I mean, aside from this being a great tip for everyday life, this is an extremely important tip when you're making such a drastic change to your diet. I lost count of the number of times I crumbled at the start. Whether it was not having the heart to tell my friend's mum that I couldn't eat the chocolate cake she'd made me or grabbing some cheese and onion crisps from the cupboard and completely forgetting I'd gone vegan, I slipped up a lot. And, to be honest with you, I still do, every now and then.

When you slip up, what you've got to remember is that any change is better than none. For some people, it's not sustainable to be 100% vegan and steps in the right direction are better than no steps at all. Although the vegan police will tell you otherwise, being an imperfect vegan is OK (and quite common, really). If everyone had one vegan day a week, the world would be a much better place.

So, remember, the next time you slip up, it's fine, learn from the mistake, give yourself some leeway and you're doing amazing.

Tip 4: Take supplements

Before anyone says it, yes you can get everything you need from a vegan diet, I know. But. For a new vegan (and an old one), it's enough to think about making sure everything you eat is vegan, let alone that you're getting all the nutrients that you need. The two main supplements that I would suggest are B12 and Omegas. Aside from this, multi-vitamins are always a great shout as well, especially if you're worried about it.

Alongside this, always trying to reach your 5-a-day is a good piece of advice, although I find that it's pretty easy on a vegan diet. Where you can, add nuts and seeds to your meals for healthy fats and omegas. Try wholemeal bread and pasta for fibre. Lastly, lots of tofu, beans and pulses are great for protein! However, more often than not, vegetarians and vegans consume enough protein (Mariotti & Gardner, 2019).

Tip 5: Learn to cook

The best tip for making veganism healthy, affordable and tasty is to cook your own meals. Dishes like lentil bolognaise, daal, vegetable curry, tofu stir fry and bean burgers have so much flavour and made being vegan so easy. Below, I've linked some useful websites with some great meals that are tasty, healthy and cheap.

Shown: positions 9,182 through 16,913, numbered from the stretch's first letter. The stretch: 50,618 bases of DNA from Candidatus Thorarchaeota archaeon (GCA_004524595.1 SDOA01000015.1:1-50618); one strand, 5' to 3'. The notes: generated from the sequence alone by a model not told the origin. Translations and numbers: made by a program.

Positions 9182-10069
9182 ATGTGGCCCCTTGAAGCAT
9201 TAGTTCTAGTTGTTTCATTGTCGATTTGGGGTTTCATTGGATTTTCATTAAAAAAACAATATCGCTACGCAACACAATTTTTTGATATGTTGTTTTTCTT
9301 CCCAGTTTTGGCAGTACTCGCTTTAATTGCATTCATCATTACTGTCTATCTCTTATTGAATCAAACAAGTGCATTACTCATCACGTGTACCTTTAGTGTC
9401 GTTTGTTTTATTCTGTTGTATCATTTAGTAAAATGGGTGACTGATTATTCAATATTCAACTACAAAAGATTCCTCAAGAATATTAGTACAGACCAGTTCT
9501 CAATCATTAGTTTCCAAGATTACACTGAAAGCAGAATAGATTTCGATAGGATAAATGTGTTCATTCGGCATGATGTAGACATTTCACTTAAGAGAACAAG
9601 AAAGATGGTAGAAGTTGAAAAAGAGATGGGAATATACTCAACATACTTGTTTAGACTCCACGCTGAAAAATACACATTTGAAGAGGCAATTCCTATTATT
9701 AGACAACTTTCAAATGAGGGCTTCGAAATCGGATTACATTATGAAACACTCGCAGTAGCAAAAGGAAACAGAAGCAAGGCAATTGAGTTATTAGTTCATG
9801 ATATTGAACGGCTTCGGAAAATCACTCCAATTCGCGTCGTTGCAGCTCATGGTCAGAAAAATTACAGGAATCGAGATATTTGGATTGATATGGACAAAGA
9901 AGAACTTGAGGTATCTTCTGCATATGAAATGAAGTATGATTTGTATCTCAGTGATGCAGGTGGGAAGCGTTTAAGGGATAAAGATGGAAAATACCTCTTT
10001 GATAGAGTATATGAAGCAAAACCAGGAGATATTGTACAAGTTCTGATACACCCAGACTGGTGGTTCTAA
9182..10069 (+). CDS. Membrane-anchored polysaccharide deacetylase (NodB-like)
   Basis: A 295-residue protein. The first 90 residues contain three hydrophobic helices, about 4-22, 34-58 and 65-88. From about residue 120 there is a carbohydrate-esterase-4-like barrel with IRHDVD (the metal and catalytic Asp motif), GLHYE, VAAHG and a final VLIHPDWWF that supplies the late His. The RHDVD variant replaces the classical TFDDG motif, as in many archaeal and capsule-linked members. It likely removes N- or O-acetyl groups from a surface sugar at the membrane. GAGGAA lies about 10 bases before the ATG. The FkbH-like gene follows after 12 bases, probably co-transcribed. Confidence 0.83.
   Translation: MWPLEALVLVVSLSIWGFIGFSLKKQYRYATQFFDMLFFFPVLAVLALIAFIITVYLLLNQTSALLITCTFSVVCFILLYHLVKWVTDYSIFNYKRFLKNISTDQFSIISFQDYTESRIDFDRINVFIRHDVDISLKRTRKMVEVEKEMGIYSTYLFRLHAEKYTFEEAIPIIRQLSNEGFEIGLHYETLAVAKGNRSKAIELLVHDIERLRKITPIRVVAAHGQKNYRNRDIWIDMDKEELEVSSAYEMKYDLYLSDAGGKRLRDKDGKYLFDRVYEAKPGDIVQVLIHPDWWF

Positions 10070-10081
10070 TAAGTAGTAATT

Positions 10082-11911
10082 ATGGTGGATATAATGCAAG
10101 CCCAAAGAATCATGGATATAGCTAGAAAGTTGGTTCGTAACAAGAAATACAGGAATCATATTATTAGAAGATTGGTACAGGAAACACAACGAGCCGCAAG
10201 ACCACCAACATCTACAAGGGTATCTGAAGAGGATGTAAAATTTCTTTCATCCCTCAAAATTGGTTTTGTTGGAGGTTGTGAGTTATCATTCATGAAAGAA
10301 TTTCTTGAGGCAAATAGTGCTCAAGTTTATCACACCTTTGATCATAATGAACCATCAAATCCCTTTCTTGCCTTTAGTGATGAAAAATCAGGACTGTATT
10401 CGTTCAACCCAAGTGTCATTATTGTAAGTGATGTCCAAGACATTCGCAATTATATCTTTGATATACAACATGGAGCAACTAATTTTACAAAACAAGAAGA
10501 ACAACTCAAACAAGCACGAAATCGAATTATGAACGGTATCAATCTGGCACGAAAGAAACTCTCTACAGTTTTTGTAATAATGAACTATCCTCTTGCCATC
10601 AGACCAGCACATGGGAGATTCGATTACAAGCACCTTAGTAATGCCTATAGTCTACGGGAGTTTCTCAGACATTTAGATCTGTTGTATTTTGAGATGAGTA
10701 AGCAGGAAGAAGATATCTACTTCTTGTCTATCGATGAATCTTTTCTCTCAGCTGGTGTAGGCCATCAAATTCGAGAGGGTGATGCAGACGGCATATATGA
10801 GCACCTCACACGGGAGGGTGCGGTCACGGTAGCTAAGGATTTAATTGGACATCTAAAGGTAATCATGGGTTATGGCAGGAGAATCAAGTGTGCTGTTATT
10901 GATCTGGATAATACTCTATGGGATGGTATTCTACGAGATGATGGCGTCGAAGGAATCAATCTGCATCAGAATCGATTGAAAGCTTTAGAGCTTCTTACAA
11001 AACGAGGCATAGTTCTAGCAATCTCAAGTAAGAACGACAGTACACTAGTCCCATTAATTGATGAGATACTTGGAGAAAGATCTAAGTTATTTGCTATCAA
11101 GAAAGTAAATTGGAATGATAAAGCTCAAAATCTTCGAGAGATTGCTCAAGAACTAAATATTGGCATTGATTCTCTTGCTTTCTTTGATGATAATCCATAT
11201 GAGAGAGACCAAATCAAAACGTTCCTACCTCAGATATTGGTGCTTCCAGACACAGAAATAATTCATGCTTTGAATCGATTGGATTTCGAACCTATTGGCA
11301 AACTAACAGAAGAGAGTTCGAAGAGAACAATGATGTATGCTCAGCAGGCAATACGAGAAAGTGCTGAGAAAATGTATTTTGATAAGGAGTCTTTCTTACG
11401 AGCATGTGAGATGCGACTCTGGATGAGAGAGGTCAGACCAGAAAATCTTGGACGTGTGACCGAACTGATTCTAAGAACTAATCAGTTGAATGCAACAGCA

Tip 6: Try all the new foods

My last tip is to try everything! The more new foods that you try, the more likely you are to find something you love, or a bacon replacement that tastes good enough to swap. From using oyster mushrooms as scallops or squid, to making your own meat substitute using Seitan, vegans really do get creative, and you should too!

If you don't want to try loads of different brands, here are my favourite brands as replacements...

Sausages: Richmond Meat-Free Sausages

Burgers: Wicked Kitchen Jalepeno Cheese Burgers (if you like spice), Or Beyond Burger if you don't

Cheese: Applewood Vegan Smoked Cheese

Chocolate: NOMO Caramel Bar

Pizza: Own Brand Margerita Pizza

Chicken: Squeaky Bean BBQ Chicken Pieces

Sandwich Meat: Squeaky Bean Pastrami or Chicken slices

Milk: Oat Milk (any brand)

Butter: Vitalite or Flora

If you're looking to find replacements to your favourite meals, there's so many options out there. At first, it may not taste the exact same as meat or dairy, but your taste buds slowly change, and companies develop new vegan foods all the time now!

I hope you enjoyed this post and there's something useful in it! Let me know your vegan tips on instagram or facebook!


Mariotti, F., & Gardner, C. D. (2019). Dietary Protein and Amino Acids in Vegetarian Diets-A Review. Nutrients, 11(11), 2661.